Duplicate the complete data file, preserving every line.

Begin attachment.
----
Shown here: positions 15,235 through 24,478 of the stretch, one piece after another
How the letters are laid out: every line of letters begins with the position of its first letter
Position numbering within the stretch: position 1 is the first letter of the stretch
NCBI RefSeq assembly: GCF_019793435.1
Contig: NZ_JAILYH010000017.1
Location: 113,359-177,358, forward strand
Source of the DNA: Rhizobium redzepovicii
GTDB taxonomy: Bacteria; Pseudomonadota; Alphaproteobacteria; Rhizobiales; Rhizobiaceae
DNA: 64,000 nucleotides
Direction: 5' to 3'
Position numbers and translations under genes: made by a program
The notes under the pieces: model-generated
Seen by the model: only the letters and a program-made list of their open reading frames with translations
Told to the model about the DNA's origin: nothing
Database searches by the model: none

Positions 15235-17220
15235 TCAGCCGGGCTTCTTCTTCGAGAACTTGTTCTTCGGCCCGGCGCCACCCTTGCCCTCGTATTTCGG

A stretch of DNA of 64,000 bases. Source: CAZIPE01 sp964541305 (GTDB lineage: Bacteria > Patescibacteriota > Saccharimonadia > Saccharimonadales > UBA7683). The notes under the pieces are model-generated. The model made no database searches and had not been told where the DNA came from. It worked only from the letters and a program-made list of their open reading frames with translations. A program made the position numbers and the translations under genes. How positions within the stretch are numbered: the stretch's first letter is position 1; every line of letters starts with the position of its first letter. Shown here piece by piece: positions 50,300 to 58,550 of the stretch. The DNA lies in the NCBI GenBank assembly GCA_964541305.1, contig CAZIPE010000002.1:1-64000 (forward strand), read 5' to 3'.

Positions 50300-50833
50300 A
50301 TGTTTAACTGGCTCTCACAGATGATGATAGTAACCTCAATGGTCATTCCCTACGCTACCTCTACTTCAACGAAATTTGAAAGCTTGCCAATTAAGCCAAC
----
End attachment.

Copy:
Shown here: positions 15,235 through 24,478 of the stretch, one piece after another
How the letters are laid out: every line of letters begins with the position of its first letter
Position numbering within the stretch: position 1 is the first letter of the stretch
NCBI RefSeq assembly: GCF_019793435.1
Contig: NZ_JAILYH010000017.1
Location: 113,359-177,358, forward strand
Source of the DNA: Rhizobium redzepovicii
GTDB taxonomy: Bacteria; Pseudomonadota; Alphaproteobacteria; Rhizobiales; Rhizobiaceae
DNA: 64,000 nucleotides
Direction: 5' to 3'
Position numbers and translations under genes: made by a program
The notes under the pieces: model-generated
Seen by the model: only the letters and a program-made list of their open reading frames with translations
Told to the model about the DNA's origin: nothing
Database searches by the model: none

Positions 15235-17220
15235 TCAGCCGGGCTTCTTCTTCGAGAACTTGTTCTTCGGCCCGGCGCCACCCTTGCCCTCGTATTTCGG

A stretch of DNA of 64,000 bases. Source: CAZIPE01 sp964541305 (GTDB lineage: Bacteria > Patescibacteriota > Saccharimonadia > Saccharimonadales > UBA7683). The notes under the pieces are model-generated. The model made no database searches and had not been told where the DNA came from. It worked only from the letters and a program-made list of their open reading frames with translations. A program made the position numbers and the translations under genes. How positions within the stretch are numbered: the stretch's first letter is position 1; every line of letters starts with the position of its first letter. Shown here piece by piece: positions 50,300 to 58,550 of the stretch. The DNA lies in the NCBI GenBank assembly GCA_964541305.1, contig CAZIPE010000002.1:1-64000 (forward strand), read 5' to 3'.

Positions 50300-50833
50300 A
50301 TGTTTAACTGGCTCTCACAGATGATGATAGTAACCTCAATGGTCATTCCCTACGCTACCTCTACTTCAACGAAATTTGAAAGCTTGCCAATTAAGCCAAC